1 Lung Disease in the UK.  British Lung Foundation ga=2.136267059.38826871 .1547811212-2010399124. 1536053665

2 NICE. NG115: COPD. London: NICE; 2018

3 Royal College of Physicians. Planning for Every Breath. care-audit-wales-2015-17-planning-every-breath

4 Pakhale S et al. Correcting misdiagnoses of asthma: a cost-effectiveness analysis. BMC Pulmon Med 2011;11:27

5 Royal College of Physicians. Why Asthma Still Kills. The National Review of Asthma Deaths. asthma-still-kills

6 NHS England. NHS Long Term Plan. January 2019. 


Dr John Cormack: Accreditation will as a barrier to practices performing spirometry

When the spirometry debate first raised its ugly head, I was alarmed as our nurses are competent and have a wealth of experience. They do a great job, and if I had my way, they’d continue to do so for the foreseeable future. None of them want to embark on a lengthy and arduous course – but if we stop providing the service because we do not have staff who are accredited, and they then become deskilled, we would refer everything on. We know from bitter experience that innovations ‘organised’ by NHS management tend to go badly wrong in the area where we work, so the likelihood was that there would not have been the requisite number of suitably trained staff available at the outset, and large waiting lists would have quickly built up.

We are lucky here in that, because of long-term underfunding (to an eye-watering degree), patients are prepared to pay for equipment so that we can provide extra services. This means that the quality of our equipment is better than you’d expect in a small practice – so that wasn’t an issue in the spirometry debate.

In other areas, some GPs take a different view. Where there is already a good service in secondary care, the doctors are happy to refer patients as it takes pressure off their practice nurses, and some feel more comfortable with the reports they get than they do with the ‘in-house’ reports.

The big disadvantage is that patients have to travel to hospital – and we conveniently forget to factor in the patient’s time. Another factor is taxpayers’ money – we do things in general practice far more cheaply than our hospital colleagues. If more practices are referring patients because of lack of accreditation, the cost to the NHS will rise.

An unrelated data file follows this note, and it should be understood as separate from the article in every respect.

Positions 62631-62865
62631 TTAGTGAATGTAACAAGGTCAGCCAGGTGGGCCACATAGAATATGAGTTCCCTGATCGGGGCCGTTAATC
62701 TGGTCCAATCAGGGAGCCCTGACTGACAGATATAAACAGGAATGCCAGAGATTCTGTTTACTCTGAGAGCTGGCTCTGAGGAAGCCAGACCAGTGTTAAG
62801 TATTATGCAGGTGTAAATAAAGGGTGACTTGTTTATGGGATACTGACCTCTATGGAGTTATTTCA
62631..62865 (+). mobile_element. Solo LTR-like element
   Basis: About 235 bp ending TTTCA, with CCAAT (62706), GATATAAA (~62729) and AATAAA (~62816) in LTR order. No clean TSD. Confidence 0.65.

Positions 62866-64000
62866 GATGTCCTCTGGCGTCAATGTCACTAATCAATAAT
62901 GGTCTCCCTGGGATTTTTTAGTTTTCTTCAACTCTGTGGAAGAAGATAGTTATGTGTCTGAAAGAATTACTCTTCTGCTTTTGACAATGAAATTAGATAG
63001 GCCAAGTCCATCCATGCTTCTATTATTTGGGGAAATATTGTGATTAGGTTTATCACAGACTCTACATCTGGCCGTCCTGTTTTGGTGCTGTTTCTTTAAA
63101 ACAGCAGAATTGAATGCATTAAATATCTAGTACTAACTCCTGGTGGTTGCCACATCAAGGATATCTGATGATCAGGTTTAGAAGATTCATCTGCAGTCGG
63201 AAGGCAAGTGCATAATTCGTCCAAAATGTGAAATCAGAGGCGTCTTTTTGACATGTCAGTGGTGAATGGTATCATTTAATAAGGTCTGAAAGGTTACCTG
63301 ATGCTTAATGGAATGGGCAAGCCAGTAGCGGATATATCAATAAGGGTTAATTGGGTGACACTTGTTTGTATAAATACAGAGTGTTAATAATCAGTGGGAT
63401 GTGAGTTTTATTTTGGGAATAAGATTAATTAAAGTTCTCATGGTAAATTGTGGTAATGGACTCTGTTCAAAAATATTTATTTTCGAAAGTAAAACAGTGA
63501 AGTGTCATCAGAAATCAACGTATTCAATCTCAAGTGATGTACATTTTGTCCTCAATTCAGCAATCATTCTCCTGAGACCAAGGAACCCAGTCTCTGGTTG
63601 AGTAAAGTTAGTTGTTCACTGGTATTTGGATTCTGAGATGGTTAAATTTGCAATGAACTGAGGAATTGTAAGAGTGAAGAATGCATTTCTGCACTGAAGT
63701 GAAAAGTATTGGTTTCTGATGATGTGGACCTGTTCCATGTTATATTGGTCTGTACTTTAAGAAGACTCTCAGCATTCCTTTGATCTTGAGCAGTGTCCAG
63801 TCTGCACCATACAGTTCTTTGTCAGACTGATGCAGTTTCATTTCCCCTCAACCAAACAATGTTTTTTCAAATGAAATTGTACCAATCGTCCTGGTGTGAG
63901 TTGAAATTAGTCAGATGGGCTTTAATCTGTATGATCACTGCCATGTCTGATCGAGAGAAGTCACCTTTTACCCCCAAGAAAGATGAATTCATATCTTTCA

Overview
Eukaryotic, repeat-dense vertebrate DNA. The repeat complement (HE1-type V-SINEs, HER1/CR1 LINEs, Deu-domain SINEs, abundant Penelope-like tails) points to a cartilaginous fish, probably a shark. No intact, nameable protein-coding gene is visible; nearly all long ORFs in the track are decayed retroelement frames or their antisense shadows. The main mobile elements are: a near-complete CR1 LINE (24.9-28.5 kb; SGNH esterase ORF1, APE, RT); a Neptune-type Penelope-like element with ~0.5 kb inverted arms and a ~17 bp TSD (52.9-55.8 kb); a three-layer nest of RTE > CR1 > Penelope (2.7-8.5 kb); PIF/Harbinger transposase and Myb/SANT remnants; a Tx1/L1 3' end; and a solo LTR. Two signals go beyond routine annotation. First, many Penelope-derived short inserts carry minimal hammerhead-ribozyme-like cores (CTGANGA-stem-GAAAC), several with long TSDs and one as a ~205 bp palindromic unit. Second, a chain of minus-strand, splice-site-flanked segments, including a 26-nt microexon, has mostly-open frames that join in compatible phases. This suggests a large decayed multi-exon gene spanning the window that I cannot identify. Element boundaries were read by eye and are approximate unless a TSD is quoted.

Before deciding everybody needed accreditation, NHS England should have tried to assess what was available locally rather than mindlessly imposing a ‘one-size-fits-all’ policy. Practices that were and are providing a safe and satisfactory service and are happy to continue to do so (in this and many other fields) should be given encouragement rather than kicked in the teeth – if it ain’t broke, don’t fix it. Practices that do not have the wherewithal to do so, however, could have been offered whatever assistance they needed – and if that involves them referring all their patients to a local hospital, so be it.

As a general principle, I think the NHS in our area needs to do more to encourage GPs to provide more services locally, not put barriers in the way in the form of accreditation. A good example is when patients need to be fitted with a Holter monitor. We could send all our patients to the local hospital, but that is a long return journey (you effectively write off half a day if you are reliant on public transport). To collect your monitor, you have to get there at the start of the working day and you have to do the same thing the following day in order to make the monitor available to the next patient on the list. Compare that with the ease of having the same thing done at the practice. Fortunately, our patients’ generosity has made that possible, as there has been absolutely no support from elsewhere.

Dr John Cormack is a single-handed GP in Chelmsford, Essex